All the companies in digitalswitzerland’s Top Talent interviews and survey believe that lifelong learning is a critical success factor. According to the interviewees, as skills requirements change in the course of digitalisation, talents need to invest in learning skills and leadership.
The continuing education and adult training market in Switzerland is heterogeneous and mostly funded and organised privately. The first national law which regulates continuing education and training as a legal framework came into force in 2017 and regulates the entire non-formal continuing education and training sector. Even though this law exists, funding does not cover all the needs, notably of private persons who seek to reskill. While the regional placement offices may offer some requalification support, lifelong education goes beyond requalification; it is the will to learn and upskill continuously.
According to Mercer’s Global Career Trends report, “Organisations are in a new “Learn or die” environment where everyone must accelerate their learning to remain relevant.” Technology has facilitated access to learning opportunities, whether external or in-company, through Massive Open Online Courses (MOOCs), Learning Management Systems (LMS) and mobile microlearning. However, it is not enough to learn; employers need to ensure that learners can apply the learning and build new skills.
Respondents to our survey underline the employee’s responsibility to learn continuously and invest in such skills. At the same time, organisations should provide talented employees with a broad set of learning opportunities, ranging from online courses and secondments to business case assessments. Selected talents can also benefit from executive mentorship. Lifelong learning opportunities are perceived as an essential tool for any organisation to attract and retain top talents. To achieve this, some of the respondents suggest the need for a shift in organisational culture: rather than understanding education and learning programmes in terms of workload loss, they should be understood as an investment in the sustainable productivity of their workforce. With the availability of digital learning applications, talent development programmes are tailored according to the individual preferences and competencies of employees.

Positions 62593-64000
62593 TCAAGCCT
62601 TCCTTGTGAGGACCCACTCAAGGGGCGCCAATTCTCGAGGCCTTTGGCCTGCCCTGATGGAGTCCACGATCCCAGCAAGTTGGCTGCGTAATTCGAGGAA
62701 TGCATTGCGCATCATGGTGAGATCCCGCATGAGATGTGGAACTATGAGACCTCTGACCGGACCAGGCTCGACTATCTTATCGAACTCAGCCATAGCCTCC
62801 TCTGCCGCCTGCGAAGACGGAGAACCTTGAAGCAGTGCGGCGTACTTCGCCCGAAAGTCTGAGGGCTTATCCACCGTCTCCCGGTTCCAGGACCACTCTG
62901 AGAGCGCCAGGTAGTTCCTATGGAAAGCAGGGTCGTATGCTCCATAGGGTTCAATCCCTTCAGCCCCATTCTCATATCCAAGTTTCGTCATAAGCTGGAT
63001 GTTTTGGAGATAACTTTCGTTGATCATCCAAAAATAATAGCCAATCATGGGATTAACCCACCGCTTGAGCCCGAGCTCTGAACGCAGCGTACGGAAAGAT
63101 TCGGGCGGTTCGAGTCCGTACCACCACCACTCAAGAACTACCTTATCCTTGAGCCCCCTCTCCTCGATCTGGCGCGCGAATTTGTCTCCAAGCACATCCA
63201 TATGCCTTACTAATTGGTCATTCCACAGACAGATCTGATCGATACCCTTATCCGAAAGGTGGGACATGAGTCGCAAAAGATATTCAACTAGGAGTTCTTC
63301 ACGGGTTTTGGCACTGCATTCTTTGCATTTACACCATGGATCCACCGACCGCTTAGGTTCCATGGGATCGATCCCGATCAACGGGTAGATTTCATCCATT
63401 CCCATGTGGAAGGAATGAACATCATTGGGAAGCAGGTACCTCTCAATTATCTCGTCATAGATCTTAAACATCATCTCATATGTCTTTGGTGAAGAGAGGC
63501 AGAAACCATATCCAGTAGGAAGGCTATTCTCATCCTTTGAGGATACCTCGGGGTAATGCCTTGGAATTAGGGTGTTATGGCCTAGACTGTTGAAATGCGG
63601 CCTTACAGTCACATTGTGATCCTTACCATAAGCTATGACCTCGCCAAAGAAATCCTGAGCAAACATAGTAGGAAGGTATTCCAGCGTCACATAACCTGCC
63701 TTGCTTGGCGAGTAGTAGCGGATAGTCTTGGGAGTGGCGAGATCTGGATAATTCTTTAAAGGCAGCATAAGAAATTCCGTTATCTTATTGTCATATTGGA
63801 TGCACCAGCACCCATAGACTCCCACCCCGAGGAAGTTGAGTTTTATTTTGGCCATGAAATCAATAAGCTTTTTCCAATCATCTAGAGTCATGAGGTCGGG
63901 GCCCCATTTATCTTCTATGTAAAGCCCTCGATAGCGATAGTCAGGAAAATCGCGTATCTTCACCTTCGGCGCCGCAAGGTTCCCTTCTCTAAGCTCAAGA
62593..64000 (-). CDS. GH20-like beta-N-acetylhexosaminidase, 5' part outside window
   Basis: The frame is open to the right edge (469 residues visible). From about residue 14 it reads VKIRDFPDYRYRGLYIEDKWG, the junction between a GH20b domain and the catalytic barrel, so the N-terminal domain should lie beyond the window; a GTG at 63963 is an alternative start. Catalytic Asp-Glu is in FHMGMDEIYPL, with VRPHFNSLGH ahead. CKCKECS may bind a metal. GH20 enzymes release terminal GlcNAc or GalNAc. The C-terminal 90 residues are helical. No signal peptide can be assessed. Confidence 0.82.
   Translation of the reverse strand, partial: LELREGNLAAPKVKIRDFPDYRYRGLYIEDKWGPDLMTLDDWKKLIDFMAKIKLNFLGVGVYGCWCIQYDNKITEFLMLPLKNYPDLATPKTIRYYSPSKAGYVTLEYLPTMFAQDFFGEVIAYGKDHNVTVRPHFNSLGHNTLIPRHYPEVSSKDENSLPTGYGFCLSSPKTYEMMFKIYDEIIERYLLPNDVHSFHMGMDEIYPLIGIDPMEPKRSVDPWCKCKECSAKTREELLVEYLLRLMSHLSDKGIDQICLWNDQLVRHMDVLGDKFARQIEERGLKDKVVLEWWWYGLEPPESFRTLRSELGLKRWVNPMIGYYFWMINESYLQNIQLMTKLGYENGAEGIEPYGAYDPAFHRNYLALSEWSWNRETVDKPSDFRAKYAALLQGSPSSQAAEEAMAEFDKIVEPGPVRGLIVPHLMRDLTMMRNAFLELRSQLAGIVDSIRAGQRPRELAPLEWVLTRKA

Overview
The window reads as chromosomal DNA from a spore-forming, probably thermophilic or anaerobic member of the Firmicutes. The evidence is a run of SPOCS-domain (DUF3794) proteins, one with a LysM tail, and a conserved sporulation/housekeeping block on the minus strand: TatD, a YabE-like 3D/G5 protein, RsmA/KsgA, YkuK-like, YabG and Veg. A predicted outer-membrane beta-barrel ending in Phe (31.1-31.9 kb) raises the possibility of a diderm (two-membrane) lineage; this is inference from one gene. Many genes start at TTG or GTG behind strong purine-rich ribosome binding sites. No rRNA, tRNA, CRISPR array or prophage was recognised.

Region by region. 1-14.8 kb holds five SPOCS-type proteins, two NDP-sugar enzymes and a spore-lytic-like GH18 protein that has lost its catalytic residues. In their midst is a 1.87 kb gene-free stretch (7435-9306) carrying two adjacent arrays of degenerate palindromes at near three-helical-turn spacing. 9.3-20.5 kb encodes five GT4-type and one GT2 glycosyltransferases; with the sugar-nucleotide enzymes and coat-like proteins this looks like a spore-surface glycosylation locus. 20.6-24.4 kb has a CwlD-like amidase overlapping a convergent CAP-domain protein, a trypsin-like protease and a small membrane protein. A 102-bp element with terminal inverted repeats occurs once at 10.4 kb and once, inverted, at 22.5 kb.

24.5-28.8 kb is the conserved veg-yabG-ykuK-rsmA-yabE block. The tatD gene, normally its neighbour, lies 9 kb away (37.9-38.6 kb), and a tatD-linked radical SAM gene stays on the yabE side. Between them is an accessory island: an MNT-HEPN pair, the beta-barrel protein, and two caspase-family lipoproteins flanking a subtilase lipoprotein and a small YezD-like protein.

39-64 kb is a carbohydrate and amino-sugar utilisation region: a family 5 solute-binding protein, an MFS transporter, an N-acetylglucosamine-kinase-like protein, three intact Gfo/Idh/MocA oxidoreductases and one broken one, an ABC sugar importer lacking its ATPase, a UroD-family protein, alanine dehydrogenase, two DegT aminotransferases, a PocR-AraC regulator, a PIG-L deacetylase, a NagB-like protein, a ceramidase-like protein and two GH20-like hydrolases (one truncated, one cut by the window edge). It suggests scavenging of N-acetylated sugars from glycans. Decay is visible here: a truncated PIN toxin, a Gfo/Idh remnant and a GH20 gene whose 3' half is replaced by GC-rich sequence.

In the qualitative interviews we heard that employers notices that people stop learning at a certain age, which may indicate that companies stop investing in lifelong learning for older employees. Older employees will need to ensure that they also keep up to date with technologies, trends and practices, to remain employable as long as possible. Interestingly, already in 2006 the Cedefop noted that “for lifelong learning to become a reality for older workers, ordinary workplaces must become primary places of learning.” And furthermore that “a strong learning culture in the workplace makes employees more receptive to change, regardless of age.”
The demographic challenge will affect all walks of life: lifelong learning and training measures that anticipate people’s needs in the different phases of their lives need to be put in place in all workplaces. This calls for cooperation between the actors in the economy – governments, employers, employees, institutions, training providers – all working closely together.